Australian tribunal says Kiwi crim more likely to rehabilitate there than here, but deports him anyway

A man who's lived in Australia since he was nine is being deported to New Zealand, despite the tribunal that made the call agreeing it would harm his chances of rehabilitation.

The latest case of a New Zealand-born person being sent back across the ditch despite having no family ties is a man who was sentenced to three years in jail on drugs charges. On this basis, Australia cancelled his visa in August 2018.

The man - who has been issued a confidentiality order due to being a victim of domestic violence in New Zealand - appealed the decision at the Administrative Appeals Tribunal - but lost. 

"I have nowhere to live, nowhere to go and no supports," the man told the appeal, according to a ruling posted on the Administrative Appeals Tribunal website.

His problems began in 2008 when he was still a teenager, robbing homes while high on cannabis. He's had a string of convictions since then, which he admitted were difficult to recall because he was "usually on drugs at the time" - mostly "ice", the Australian slang term for methamphetamine. 

He told the tribunal he cleaned up during his latest stint in prison - the result of a parole breach - and hasn't used drugs for two years now, despite regularly being offered "homebrew" formulas by other inmates behind bars.  

"My addiction has ruined my life. It is hard to explain how much being on ice takes over your life," he said. "When I was on it, it was all I could think about, including how I could get it, when I could use it, how to get more of it. It made me desperate."

The only family he has in New Zealand is his biological father, with whom he has no contact.

"I'm worried my biological father will find out I'm being deported. I visited him in 2014 to try to reconnect with him, and he was very violent and abusive to me. I left New Zealand without telling him."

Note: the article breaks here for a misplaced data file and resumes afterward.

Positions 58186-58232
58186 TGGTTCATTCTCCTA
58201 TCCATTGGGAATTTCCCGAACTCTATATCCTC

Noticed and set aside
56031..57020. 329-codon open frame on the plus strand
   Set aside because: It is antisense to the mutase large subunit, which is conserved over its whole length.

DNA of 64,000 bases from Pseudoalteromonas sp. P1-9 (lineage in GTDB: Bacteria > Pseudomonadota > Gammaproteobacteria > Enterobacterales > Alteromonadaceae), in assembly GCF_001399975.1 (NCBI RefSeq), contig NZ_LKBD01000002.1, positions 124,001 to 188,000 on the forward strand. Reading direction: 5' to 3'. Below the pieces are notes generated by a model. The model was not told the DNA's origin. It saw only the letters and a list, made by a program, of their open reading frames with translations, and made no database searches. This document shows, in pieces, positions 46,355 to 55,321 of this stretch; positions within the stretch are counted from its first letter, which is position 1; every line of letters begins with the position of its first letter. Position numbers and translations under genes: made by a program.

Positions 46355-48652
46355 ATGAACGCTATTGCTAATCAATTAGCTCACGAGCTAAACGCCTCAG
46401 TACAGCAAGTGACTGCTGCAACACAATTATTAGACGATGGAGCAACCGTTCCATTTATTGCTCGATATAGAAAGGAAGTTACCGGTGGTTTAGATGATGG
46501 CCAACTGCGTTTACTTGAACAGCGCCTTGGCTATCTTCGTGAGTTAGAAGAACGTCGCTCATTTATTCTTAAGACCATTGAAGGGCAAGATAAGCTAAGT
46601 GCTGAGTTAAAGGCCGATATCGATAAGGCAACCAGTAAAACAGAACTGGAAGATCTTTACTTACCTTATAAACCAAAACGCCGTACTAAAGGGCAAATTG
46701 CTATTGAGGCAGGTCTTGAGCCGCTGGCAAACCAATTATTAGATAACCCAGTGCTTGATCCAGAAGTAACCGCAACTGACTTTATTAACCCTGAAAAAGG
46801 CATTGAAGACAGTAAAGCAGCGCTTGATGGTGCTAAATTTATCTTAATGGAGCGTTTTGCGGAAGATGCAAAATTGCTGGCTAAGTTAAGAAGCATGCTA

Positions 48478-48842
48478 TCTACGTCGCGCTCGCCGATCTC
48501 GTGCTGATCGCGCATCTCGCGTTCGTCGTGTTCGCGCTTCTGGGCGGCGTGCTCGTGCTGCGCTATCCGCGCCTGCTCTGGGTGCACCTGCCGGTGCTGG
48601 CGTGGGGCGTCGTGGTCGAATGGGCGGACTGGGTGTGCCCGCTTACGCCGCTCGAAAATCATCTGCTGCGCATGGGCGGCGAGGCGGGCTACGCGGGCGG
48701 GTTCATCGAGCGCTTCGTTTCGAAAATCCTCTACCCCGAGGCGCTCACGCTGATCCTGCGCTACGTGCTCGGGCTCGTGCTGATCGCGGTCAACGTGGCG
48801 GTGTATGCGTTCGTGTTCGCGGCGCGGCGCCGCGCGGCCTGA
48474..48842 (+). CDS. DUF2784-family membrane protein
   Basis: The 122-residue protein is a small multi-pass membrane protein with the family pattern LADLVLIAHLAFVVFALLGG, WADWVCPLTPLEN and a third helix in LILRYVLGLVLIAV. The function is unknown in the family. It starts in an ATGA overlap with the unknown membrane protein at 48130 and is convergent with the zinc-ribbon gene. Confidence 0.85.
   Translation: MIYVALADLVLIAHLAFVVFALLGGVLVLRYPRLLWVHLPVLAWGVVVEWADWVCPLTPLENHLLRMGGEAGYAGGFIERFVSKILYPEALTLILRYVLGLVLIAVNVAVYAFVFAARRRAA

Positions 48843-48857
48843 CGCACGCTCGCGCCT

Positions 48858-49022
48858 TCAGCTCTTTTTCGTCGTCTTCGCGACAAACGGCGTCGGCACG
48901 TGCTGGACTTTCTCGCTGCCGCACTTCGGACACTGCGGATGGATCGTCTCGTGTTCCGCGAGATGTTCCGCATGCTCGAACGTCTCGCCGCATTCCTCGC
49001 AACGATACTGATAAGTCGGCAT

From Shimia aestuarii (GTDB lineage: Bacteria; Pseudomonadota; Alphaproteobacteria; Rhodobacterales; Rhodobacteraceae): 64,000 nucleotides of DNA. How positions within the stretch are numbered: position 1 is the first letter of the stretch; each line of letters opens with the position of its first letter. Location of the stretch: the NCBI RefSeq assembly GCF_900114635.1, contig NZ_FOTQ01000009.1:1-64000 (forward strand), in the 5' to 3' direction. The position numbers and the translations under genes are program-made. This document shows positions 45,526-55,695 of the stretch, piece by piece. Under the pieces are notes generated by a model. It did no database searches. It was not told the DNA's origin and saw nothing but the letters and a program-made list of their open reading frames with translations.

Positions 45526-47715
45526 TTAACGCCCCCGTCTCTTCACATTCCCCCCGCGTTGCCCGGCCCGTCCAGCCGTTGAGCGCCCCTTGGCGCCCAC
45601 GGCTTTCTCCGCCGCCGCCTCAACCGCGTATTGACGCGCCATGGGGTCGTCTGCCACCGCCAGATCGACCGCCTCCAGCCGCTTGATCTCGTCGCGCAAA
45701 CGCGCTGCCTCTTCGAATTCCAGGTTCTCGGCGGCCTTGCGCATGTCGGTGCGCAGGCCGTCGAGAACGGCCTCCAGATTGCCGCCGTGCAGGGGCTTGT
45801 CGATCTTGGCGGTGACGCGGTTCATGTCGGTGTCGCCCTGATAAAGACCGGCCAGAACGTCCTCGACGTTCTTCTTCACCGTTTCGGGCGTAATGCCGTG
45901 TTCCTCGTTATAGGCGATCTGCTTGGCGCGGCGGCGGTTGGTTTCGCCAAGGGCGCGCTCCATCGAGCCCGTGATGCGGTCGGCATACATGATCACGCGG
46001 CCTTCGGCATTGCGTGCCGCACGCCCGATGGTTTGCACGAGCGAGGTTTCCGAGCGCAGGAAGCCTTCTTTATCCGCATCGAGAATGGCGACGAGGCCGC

Without support in a country he's never lived in as an adult, the man fears relapsing into his old ways. If he stays in Australia, he says he's got an apprenticeship lined up at his brother's mechanics shop and is "committed" to drug rehab "more than I have ever been". 

"Being deported to New Zealand would be a nightmare... I have nowhere to live and I know no one there who could support me. I have no contacts or job links I could use."

The man says his mother's health has gone downhill since finding out her son is to be deported - including suffering a stroke.

"My deportation would mean I most likely never see my mum and sister again," he told the tribunal. "They can't travel overseas due to their health issues."

But the tribunal rejected all his arguments.

"The applicant's past conduct is a good indicator that he is likely to relapse into drug use even if he has a job, and this would almost inevitably lead to re-offending, the risk of more lives being ruined, and that risk is unacceptable."

In a perhaps cruel twist, the tribunal acknowledged the man would likely have "a better prospect of re-establishing himself in society than he would if deported", but there was a "very real likelihood that this applicant will engage in further criminal or other serious conduct", so he'll be palmed off to New Zealand.

Around a third of all Kiwis deported from Australia in recent years haven't lived here for more than a decade, Stuff reported. Most have drug offences.